Alfred Adler Institutes of San Francisco and Northwestern Washington

(Appendix I From "Classical Adlerian Depth Psychotherapy: Theory & Practice: Volume II: Dissolving the Fictional Final Goal and the Counter-Fiction That Hides It.") More Information.


Fictions, Counter-Fictions,
& Magic in Psychotherapy

By Henry T. Stein, Ph.D.


Why are clients so successful in using counter-fictions to cover up their hidden intentions in interpersonal relations? Could fooling people be much easier than we think? Recent research exploring neuroscience and magic has unearthed a number of provocative explanations. Many of these conclusions have been documented in a new book, Sleights of Mind, by Stephen L. Macnik, Susana Martinez Conde, and Sandra Blakeslee. These neuroscientists studied the techniques of magicians, then connected what they discovered to the physiology of perception and the psychology of anticipation.

As Adler points out in his unique contribution to personality theory, the hidden, unconscious, fictional final goal needs to be hidden from the bearer as well as the victims of this self-serving, social exploitation. The ease with which adults and children deceive others is mystifying, until we understand the common neurobiological susceptibility to being misled, not only by clever “sales tactics,” but also by our own perceptual limitations. An individual's conscious awareness of his real intentions might inhibit his momentum toward an intoxicating ideal. The subliminal attraction of complementary counter-fictions can be mistakenly interpreted as falling in love. A mutual awareness of these superficially appealing counter-fictions and the hidden, fictional final goals behind them, might cause two people to have second thoughts about engaging in an ongoing relationship.

In Sleights of Mind, the observations and theoretical conclusions of Macnik, Conde, and Blakeslee have many parallels to Adler's model of the personality, especially the idea that our brains constantly anticipate the future. When faced with ambiguity or uncertainty, clients fill in the blanks mentally with their preconceived ideas, expectations, and unconscious desires.

Cognitive tricks are at work in advertising strategy, business negotiations, and in all varieties of interpersonal relations. (p. 8)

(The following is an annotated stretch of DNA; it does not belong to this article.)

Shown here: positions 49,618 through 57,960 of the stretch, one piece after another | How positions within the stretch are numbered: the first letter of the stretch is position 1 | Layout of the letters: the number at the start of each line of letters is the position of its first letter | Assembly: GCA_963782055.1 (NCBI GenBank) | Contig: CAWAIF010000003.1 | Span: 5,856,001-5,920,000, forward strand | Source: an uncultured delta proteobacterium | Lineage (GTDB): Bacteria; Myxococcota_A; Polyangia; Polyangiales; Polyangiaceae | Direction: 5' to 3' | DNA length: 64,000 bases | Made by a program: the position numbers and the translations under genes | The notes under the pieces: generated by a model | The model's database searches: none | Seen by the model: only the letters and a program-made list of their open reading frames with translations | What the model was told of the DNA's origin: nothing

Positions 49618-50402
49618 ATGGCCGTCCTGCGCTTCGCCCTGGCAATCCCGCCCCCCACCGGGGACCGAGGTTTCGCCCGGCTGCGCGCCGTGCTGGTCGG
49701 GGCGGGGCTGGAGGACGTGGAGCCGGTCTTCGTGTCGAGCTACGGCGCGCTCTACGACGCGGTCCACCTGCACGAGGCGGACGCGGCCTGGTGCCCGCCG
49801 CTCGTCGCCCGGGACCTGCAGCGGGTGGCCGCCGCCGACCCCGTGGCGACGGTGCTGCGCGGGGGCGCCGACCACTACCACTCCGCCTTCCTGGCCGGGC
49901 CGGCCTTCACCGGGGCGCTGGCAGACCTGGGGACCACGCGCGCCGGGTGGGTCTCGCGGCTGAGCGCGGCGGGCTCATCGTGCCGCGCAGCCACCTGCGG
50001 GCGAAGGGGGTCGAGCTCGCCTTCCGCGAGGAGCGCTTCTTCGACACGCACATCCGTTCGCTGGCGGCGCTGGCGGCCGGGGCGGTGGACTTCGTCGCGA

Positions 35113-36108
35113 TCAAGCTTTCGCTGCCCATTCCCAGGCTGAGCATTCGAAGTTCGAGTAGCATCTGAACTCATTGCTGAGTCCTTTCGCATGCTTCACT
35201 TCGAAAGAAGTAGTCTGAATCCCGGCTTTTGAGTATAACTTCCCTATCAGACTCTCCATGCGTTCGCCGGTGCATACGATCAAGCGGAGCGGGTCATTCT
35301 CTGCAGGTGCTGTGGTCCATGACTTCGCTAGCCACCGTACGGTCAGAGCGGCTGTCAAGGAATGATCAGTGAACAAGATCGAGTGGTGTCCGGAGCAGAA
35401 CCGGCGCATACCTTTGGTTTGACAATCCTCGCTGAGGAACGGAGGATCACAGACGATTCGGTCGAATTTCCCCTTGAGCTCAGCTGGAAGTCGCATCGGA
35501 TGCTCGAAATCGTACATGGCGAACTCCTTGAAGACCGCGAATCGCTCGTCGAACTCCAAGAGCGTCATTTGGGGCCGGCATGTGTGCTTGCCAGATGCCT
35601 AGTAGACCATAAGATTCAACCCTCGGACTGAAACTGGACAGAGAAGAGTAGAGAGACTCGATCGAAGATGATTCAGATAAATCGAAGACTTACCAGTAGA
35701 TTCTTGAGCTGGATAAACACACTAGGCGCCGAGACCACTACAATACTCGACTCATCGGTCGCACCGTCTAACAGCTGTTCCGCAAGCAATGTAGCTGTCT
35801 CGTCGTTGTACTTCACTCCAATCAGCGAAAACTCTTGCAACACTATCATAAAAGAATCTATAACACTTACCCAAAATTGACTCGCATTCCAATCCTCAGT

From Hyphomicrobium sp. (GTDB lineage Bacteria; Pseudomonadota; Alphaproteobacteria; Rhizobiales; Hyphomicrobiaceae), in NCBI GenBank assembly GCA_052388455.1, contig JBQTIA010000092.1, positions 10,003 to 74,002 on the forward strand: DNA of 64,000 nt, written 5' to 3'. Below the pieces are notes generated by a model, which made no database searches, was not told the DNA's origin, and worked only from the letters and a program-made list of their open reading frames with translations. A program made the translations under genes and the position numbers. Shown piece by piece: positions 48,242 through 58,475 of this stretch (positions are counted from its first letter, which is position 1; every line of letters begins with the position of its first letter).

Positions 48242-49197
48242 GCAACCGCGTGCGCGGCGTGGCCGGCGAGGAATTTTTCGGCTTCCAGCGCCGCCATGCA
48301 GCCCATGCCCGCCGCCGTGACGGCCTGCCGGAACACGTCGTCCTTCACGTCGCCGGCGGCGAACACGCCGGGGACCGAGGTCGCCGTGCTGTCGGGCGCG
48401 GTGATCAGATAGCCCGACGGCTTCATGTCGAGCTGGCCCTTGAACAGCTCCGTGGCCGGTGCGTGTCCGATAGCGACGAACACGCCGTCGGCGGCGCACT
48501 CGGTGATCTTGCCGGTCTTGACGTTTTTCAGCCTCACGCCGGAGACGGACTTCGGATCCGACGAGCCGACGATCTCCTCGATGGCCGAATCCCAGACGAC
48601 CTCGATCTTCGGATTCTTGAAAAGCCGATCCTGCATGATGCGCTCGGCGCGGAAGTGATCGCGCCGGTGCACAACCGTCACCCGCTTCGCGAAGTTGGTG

While clients are not surprised to learn that advertising, business, and politics use cognitive tricks, they are less comfortable adknowledging that they use them socially against others and are victimized by others using tricks against them.

A highly evolved maze of circuits relies on approximations, guesses, predictions, and other shortcuts to literally construct what might be happening in the world at any given moment. (p. 15)

Private logic and the antithetical scheme of apperception provide efficient shortcuts that can bypass common sense and critical thinking.

By transferring attention, a tremendous amount of suggestive power can be loaded into one tiny, fake event. (p. 25)

We keep focusing on the tense parts; we think that is where the action is. (p. 30)

Frequently, the use of flattery or the misuse of negative feelings, emotions, or symptoms can divert another person's attention away from a hidden, disguised intention.

The brain is constantly making its own reality whether it receives actual reality-driven input from the senses or not. In the absence of sensory input, the brain's own world-making keeps on working. (p. 50)

This “filling in the blanks” is most apparent during sleep when dreams take up the slack between the present and the future. Clients are always in training, preparing themselves for an anticipated future.

Humans have the capacity for overt and covert attention. If a person focuses our attention in one direction, he may move in the opposite direction. (p.54)

A dog will look in the direction we point to. (p. 58)

This management of attention not only helps in selling a counter-fiction, but also helps to impress others with symptoms that exempt the client from responsibility for cooperative action. In other words, “I don't want you to concentrate on what I'm not doing; I want you to concentrate on my symptoms.” Or, in Adlerian terms, “... on my excuses.”

In a magic show we have the difficult task of peeling away all the layers of misdirection and figuring out the secret method. (p. 59)

The psychotherapist has to meet a similar challenge, penetrating the hidden lines of movement and avoidance underneath the mountain of interesting but often irrelevant information.

A magician's success is in diverting our attention away from the method and toward the magical effect. (p. 61)

We will naturally follow the larger, more salient movement. 'A big move, covers a small move.' (p. 61)

A client's success is in diverting our attention away from his life style; hidden, fictional final goal; and what he is avoiding. His symptoms can distract and preoccupy us.

Misdirection may be designed to make us complacent, bored, lazy, or not carefully attentive. (P. 64)

Repetition lulls the spectator into mind-numbing habituation. (p. 65)